is called the Nativity Fast, but it differs in length and observances, and does not begin the liturgical church year as it does in the West. The Eastern Nativity Fast
Nativity Fast
does not use the equivalent parousia in its preparatory services.[11]

Contents

1 History 2 Traditions

2.1 Liturgical colours 2.2 Music 2.3 Fasting 2.4 Local rituals

3 Advent
Advent
wreath 4 Four Sundays 5 See also 6 Notes 7 External links 8 Further reading

History[edit] It is unknown when the period of preparation for Christmas
Christmas
that is now called Advent
Advent
first began – it was certainly in existence from about 480 – and the novelty introduced by the Council of Tours of 567 was to order monks to fast every day in the month of December until Christmas.[12] Some have even said it goes back to the time of the Twelve Apostles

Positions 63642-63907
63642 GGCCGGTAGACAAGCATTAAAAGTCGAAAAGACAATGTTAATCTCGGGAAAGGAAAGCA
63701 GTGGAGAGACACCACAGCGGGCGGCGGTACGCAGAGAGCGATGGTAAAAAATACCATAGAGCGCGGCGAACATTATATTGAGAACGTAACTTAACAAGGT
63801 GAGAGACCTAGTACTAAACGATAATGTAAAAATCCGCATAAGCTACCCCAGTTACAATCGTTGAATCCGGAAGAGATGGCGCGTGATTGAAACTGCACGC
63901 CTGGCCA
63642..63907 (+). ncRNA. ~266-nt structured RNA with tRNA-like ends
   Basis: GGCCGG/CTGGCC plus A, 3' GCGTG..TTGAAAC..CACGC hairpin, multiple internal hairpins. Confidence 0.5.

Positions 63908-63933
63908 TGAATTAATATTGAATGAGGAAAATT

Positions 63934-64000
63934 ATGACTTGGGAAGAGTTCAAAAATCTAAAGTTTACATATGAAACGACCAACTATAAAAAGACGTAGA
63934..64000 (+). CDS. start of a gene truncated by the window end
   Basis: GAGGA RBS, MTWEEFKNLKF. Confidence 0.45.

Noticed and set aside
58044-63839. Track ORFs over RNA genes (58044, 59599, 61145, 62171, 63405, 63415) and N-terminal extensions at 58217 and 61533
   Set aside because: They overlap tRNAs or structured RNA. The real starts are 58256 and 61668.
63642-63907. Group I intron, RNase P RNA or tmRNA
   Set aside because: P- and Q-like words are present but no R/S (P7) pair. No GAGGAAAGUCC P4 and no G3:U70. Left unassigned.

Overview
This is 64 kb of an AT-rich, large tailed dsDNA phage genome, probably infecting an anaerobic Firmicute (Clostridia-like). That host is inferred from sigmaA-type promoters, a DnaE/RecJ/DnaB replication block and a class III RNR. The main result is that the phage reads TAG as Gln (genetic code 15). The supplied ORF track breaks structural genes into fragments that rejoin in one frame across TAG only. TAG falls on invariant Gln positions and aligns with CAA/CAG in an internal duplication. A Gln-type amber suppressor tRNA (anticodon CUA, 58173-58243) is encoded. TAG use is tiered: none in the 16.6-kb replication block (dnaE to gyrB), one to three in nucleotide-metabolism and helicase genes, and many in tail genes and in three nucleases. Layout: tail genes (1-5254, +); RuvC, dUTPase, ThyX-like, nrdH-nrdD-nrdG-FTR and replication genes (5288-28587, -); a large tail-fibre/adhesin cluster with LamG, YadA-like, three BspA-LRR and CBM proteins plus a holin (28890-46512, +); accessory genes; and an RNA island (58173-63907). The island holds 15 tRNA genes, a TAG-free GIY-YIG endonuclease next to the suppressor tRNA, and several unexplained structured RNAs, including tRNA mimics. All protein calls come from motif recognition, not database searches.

Twelve Apostles
or that it was founded by Saint Peter.[13] This has led to the conclusion that it is "impossible to claim with confidence a credible explanation of the origin of Advent".[14] Associated with Advent
Advent
was a period of fasting, known also as the Nativity Fast
Nativity Fast
or the Fast of December.[15]

Representation of Saint Perpetuus

According to some sources, the celebration of Advent
Advent
began in the fifth century when the Bishop Perpetuus directed that starting with the feast of St. Martin, 11 November, until Christmas, one fasts three times per week; this is why Advent
Advent
is also named Lent
Lent
of St. Martin. According to historians, this practice remained limited to the diocese of Tours until the sixth century.[16] But the Macon council held in 581 adopted the practice in Tours and soon all France observed three days of fasting a week from the feast of Saint Martin until Christmas. The most devout worshipers in some countries exceeded the requirements adopted by the Council of Macon, and fasted every day of Advent. The homilies of Gregory the Great in the late sixth century showed four weeks to the liturgical season of Advent, but without the observance of a fast.[17] However, under Charlemagne
Charlemagne
in the ninth century, writings claim that the fast was still widely observed. In the thirteenth century, the fast of Advent
Advent